That is why we would like to ask you to join us in our pursuit to bring down some of the invisible barriers that can fortress medical facilities! In order to be a part of this campaign, please join us in these steps towards cleaner indoor air. Many medical facilities around the world have already put these policies into place and are enjoying the benefits of a more comfortable office for themselves and their patients.
1) No Perfume Policy for Staff– Inform the staff that they are not to wear perfume, cologne and other perfumed products such as lotions and hair sprays, as well highly fragranced deodorants and personal care items.
2) Policy (or Request) for Patients– Ask patients not to wear perfume during their visit. Simply notify them at the time of their appointment and/or in your new patient packet. Also provide flyers and/or pamphlets and post signs at the entrance of your office. You can choose to have an Enforced Policy in which patients wearing perfume to an appointment will be asked to reschedule and return with out. Or you can choose a Request Policy in which the patient arriving with perfume will be able to keep their appointment, but will be asked not to wear it next time. If possible, you can have them wait in another area. Surprisingly, many offices are using the Enforced Policy. They report that their patients are thrilled and their practices are thriving.
3) Cleaning and Other Products– Exclude or limit the use of cleaning products, paints, stains, glues, pesticides, etc. that contain chemicals and/or synthetic fragrances. Instead, choose environmentally friendly, hypoallergenic products and no VOC products, as well as fragrance-free or natural soaps. Use air purifiers and exhaust fans that do not disperse chemical fragrances into the air in your restrooms. Notify patients and post a sign on the door when you use paint, stains, pesticides, new carpet, etc.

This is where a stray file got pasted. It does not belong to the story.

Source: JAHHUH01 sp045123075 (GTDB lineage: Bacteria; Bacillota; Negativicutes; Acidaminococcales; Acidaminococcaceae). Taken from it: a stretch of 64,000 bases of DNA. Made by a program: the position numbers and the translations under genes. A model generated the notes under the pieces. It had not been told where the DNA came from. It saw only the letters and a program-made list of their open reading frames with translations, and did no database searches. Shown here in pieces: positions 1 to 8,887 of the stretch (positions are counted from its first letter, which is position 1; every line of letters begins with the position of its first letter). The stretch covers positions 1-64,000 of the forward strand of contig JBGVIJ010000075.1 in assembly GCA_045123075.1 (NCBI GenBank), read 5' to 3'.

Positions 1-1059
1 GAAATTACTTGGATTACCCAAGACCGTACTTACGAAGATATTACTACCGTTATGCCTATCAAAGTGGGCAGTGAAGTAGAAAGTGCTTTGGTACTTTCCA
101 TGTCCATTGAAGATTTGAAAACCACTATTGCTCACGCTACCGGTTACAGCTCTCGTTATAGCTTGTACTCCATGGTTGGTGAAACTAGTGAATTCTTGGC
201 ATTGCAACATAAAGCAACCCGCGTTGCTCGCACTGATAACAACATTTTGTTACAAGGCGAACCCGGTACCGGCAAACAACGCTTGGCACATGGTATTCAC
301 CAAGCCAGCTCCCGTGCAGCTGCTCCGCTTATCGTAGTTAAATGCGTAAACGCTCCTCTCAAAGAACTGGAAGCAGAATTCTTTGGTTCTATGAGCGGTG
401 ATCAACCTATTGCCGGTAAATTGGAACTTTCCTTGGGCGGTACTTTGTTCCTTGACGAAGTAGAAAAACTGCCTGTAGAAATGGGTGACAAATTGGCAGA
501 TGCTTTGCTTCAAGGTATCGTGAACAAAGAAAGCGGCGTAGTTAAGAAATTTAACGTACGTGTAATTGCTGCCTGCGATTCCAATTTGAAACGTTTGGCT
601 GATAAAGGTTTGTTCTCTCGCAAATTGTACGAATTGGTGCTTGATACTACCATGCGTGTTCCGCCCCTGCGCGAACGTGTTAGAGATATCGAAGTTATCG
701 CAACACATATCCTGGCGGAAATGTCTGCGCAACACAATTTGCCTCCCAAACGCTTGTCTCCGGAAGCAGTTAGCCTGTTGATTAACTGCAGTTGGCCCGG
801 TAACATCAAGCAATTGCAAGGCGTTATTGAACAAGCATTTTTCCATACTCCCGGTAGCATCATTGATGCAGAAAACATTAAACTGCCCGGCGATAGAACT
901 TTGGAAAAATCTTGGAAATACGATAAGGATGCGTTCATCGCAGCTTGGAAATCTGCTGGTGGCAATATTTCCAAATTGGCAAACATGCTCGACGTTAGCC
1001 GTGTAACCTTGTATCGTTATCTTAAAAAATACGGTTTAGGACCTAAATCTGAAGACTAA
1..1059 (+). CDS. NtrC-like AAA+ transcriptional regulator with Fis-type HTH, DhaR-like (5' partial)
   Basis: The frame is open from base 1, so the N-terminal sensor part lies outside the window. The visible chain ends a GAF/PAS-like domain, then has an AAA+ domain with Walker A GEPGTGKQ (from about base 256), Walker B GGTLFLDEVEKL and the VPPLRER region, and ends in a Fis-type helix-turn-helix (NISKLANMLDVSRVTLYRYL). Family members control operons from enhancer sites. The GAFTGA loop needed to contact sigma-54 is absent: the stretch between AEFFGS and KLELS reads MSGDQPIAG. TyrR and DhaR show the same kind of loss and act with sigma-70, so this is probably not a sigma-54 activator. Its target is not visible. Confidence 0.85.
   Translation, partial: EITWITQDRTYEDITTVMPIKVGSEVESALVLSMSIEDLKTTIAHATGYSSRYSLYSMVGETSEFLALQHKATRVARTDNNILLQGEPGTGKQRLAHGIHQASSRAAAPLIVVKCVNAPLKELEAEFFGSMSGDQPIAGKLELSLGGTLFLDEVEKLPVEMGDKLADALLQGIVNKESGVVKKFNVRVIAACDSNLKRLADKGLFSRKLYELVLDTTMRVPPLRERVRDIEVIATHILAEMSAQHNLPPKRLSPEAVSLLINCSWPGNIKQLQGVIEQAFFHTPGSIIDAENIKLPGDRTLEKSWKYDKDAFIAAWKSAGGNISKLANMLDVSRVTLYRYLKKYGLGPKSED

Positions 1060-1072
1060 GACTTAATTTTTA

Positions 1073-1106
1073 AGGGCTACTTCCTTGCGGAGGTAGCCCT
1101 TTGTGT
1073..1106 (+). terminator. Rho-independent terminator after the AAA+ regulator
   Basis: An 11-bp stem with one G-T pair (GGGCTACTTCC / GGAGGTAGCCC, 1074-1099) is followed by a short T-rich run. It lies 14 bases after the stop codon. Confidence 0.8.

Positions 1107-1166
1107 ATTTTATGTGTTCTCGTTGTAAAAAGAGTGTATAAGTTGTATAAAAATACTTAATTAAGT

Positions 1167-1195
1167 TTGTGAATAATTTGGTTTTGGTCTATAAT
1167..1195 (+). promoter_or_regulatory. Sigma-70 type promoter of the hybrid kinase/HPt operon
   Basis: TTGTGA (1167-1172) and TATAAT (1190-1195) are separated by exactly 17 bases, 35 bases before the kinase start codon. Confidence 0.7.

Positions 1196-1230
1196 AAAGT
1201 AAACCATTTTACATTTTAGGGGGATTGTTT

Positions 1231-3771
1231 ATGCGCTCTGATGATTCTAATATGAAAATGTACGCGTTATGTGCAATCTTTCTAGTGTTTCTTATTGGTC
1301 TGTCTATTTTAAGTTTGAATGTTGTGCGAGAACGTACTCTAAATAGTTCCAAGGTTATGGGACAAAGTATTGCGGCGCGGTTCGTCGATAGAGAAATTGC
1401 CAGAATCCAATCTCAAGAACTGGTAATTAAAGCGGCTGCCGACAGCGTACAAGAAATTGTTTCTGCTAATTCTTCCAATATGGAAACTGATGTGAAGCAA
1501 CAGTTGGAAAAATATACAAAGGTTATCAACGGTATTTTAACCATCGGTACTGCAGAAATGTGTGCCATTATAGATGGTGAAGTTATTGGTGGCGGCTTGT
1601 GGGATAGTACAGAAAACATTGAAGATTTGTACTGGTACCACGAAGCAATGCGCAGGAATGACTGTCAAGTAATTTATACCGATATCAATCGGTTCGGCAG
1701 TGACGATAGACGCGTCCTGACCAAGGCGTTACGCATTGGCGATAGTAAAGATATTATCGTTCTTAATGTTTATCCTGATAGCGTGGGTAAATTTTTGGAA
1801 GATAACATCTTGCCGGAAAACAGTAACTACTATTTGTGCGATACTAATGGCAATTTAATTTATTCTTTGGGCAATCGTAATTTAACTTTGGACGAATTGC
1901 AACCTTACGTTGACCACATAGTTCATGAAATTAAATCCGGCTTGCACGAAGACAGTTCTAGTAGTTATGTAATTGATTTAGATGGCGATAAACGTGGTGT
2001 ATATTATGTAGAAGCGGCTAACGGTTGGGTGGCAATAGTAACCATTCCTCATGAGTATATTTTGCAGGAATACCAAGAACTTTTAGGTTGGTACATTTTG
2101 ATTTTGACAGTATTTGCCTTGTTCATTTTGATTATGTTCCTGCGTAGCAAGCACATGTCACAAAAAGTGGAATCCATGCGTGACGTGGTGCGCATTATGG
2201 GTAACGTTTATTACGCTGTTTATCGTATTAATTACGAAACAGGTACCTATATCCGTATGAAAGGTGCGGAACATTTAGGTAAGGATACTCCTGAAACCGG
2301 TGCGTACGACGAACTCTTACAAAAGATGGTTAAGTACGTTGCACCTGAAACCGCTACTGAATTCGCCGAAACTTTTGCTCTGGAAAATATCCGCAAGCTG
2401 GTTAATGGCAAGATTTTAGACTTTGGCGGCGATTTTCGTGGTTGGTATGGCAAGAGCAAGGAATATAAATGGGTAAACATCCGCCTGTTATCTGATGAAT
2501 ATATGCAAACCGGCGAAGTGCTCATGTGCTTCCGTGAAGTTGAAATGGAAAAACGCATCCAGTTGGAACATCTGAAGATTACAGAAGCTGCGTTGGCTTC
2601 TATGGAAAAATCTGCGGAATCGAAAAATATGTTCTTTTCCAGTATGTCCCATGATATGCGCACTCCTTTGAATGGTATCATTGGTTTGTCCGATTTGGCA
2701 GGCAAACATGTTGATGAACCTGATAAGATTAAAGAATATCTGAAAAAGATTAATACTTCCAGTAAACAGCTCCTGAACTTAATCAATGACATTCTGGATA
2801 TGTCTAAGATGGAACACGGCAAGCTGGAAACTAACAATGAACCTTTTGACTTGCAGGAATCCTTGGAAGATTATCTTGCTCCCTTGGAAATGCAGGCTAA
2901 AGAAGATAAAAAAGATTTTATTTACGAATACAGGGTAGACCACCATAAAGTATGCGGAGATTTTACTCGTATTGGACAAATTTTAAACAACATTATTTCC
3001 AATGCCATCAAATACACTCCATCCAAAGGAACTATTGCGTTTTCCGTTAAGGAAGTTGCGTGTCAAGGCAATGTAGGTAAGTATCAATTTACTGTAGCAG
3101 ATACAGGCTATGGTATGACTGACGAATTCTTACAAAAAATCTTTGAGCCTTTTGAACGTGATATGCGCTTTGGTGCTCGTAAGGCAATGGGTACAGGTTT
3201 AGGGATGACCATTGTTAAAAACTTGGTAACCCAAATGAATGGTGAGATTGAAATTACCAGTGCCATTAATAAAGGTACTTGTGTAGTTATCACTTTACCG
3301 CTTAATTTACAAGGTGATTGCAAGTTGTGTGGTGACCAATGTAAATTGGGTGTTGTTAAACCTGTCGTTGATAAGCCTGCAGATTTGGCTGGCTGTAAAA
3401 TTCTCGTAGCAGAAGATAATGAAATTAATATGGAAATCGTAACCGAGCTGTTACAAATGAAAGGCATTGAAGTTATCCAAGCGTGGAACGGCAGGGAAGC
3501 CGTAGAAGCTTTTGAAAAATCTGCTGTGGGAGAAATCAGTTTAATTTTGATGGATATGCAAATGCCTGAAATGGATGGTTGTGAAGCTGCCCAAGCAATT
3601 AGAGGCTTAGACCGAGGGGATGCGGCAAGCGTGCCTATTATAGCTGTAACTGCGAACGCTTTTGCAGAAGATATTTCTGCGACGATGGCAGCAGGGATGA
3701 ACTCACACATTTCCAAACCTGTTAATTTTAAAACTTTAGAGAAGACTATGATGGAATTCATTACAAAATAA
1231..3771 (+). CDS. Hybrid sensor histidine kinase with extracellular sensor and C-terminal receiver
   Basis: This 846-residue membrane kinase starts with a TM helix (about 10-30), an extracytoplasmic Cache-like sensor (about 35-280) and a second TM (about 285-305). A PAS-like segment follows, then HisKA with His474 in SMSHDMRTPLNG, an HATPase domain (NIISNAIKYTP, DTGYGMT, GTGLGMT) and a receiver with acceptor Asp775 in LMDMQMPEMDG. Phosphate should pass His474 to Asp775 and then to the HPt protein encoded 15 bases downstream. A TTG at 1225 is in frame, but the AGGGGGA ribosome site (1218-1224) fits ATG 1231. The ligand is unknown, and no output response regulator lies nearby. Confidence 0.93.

Thank you for your time and concern,
Be a CIA Supporter or Sponsor! Give $100.00 or more a year and we will place your name on our Supporters Page! Give$500.00 or more a year and we will add your logo, name and address of your facility and a link to your website on our Sponsors Page! Give $1,000.00 or more a year and we will add your information to both the CIA website, as well as to The Invisible Disabilities Advocate site. See website for details.
References: ▪ Adams, Brandon (September 2003). “More than 12% of the Populations Reports Extreme Sensitivity to Low Levels of Common Chemicals.” Journal of Environmental Health Perspectives (EHP). http://ehp.niehs.nih.gov/press/12pop.html ▪ American Academy of Allergy & Immunity (Spring 2002). “The Impact of Allergies.” Spring Allergies & Asthma Survival Guide. www.aaaai.org ▪ American Lung Association of Texas (July 2005). “Asthma in Adults Fact Sheet.” Asthma & Allergy. www.lungusa.org ▪ Ephraim, Rebecca (April 2002). “Smells Can Make You Sick.” www.consciouschoice.com ▪ Fragranced Products Information Network. “Fragrances by Design.” www.fpinva.org ▪ MCS Referral and Resources (2000). “Multiple Chemical Sensitivity Syndrome- Fact Sheet.” www.mcsrr.org ▪ Pitts, Connie (2003). Get a Whiff of This: Perfumes (fragrances) – The Invisible Chemical Poisons (Bloomington, IN:1stBooks).
Disclaimer: Although some parties in the medical community remain skeptical of the cause-and-effect relationship between scents and physical reactions, many have concluded otherwise. We regard the individuals who report symptoms related to these issues. However, we are not making any medical claims in our attempt give a voice to this group. Please seek the advice of a health professional.
© 2006 – 2010 Cleaner Indoor Air. A Campaign Launched by The Invisible Disabilities Advocate. All rights reserved.